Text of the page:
Siri to Steer Self-Driving Cars?
Apple’s latest patent filing aims to guide autonomous vehicles
Siri, Apple’s omnipresent digital assistant, now does more than ever—even before you ask—the company boasts.
This includes making proactive suggestions to text or call the appropriate people if you’re running late for a meeting. The cloud-based technology also can recognize individual voices, interact with other smart devices and anticipate your needs based on past behavior or upcoming schedules.
Motorists already can access Siri and other iPhone features through their vehicle via Apple’s CarPlay interface. But a new patent filing details a much more ambitious plan.
At Your Command
The patent, “Guidance of Autonomous Vehicles in Destination Vicinities Using Intent Signals,” was filed in August but was just made public.
It describes a system that would allow passengers to direct a vehicle via a combination of voice commands, touchscreen controls, gestures, gazes or even shifting the angle that a smartphone is being held. The technology would interpret these inputs, then put the vehicle en route to an appropriate destination—even if one isn’t explicitly identified.
For example, if a type of food is mentioned—such as “I’m in the mood for Italian”—the system would suggest a few nearby eateries. An artificial intelligence algorithm could rank options by a combination of proximity, prices, customer reviews and user histories.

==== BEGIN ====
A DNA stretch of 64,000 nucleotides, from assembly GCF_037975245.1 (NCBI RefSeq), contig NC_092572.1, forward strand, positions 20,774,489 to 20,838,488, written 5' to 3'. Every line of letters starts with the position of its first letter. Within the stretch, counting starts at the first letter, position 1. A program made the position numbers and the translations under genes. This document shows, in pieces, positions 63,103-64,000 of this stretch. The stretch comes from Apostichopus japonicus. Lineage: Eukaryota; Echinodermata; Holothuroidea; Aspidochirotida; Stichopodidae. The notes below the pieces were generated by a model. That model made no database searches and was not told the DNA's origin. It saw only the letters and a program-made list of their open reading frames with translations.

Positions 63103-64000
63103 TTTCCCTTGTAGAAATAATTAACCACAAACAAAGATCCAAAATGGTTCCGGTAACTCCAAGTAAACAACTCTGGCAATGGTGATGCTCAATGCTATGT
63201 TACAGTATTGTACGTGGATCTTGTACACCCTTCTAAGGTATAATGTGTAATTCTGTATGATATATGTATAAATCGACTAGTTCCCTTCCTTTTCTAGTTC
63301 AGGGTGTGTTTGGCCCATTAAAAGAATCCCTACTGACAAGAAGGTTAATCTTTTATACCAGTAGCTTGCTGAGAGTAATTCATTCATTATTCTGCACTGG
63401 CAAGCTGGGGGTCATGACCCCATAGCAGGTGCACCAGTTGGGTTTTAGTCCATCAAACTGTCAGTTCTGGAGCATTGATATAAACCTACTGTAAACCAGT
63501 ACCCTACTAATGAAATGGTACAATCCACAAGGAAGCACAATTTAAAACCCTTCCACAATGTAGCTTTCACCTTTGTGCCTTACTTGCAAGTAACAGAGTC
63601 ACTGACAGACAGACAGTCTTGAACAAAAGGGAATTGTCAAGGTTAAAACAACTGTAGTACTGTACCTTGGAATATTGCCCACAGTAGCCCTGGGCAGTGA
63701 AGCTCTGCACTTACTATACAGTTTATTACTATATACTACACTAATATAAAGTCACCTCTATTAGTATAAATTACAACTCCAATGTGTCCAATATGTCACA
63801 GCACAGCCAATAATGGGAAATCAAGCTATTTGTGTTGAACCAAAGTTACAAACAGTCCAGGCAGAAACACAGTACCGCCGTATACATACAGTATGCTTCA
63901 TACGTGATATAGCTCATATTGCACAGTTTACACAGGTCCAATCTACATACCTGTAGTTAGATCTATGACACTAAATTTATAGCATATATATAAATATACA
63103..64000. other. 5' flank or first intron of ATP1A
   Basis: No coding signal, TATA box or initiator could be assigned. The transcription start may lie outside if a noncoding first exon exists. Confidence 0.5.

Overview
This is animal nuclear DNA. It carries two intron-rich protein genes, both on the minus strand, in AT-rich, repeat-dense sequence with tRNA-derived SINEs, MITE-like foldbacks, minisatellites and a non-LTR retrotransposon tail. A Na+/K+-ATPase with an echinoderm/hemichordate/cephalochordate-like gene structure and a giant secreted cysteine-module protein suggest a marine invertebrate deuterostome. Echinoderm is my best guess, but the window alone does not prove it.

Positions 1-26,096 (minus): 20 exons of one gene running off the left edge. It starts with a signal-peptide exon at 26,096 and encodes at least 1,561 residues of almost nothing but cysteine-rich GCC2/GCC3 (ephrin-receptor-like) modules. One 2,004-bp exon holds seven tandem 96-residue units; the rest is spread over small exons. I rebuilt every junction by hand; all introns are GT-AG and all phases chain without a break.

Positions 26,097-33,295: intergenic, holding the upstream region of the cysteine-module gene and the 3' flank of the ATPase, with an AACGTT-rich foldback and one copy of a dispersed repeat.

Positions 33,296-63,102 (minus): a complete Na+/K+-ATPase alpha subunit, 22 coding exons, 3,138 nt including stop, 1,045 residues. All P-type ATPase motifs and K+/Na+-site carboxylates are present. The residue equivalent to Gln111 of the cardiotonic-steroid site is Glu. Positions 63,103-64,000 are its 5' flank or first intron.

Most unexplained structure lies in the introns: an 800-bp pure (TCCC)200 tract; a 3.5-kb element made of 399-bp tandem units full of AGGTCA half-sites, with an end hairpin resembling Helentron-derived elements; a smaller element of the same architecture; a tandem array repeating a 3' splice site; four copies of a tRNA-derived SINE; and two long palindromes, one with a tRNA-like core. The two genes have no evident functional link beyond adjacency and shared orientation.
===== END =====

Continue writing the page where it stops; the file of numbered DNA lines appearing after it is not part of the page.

Once a destination is agreed upon, the quickest route would be chosen to take you there.
For locations with multiple entrances, Apple says the system could select a parking spot closest to the door most likely to be used—near gardening supplies if the intent is to buy a shrub.
If a passenger sees a good parking spot, all they would have to do is point their phone at it. The Apple system would confirm availability, then the vehicle would park itself.
Apple has been testing autonomous vehicle technologies in California for several years. But the company has scaled back its secretive Project Titan program, which had been rumored to be developing an entire car.
For now, the tech giant’s automotive focus seems to be on developing various enabling technologies. In addition to the latest filing, Apple has applied for patents for steer-by-wire systems, augmented reality devices and blind spot sensors.
The mid-size 2005 Pathfinder, Nissan's largest design and development program to date, involved three technical centers, and took 36 months and countless trans-Pacific trips to complete. Though it borrows major components from the full-size Titan pickup and Armada SUV, it's not just a downsized clone.
A young(ish) guy that I’ve known for a number of years, a man who spent the better part of his career writing for auto buff books and who is a car racer on the side, mentioned to me that his wife has a used Lexus ES Hybrid.
The thing about the Wrangler Willys Wheeler: It is a toy for a grown-up boy.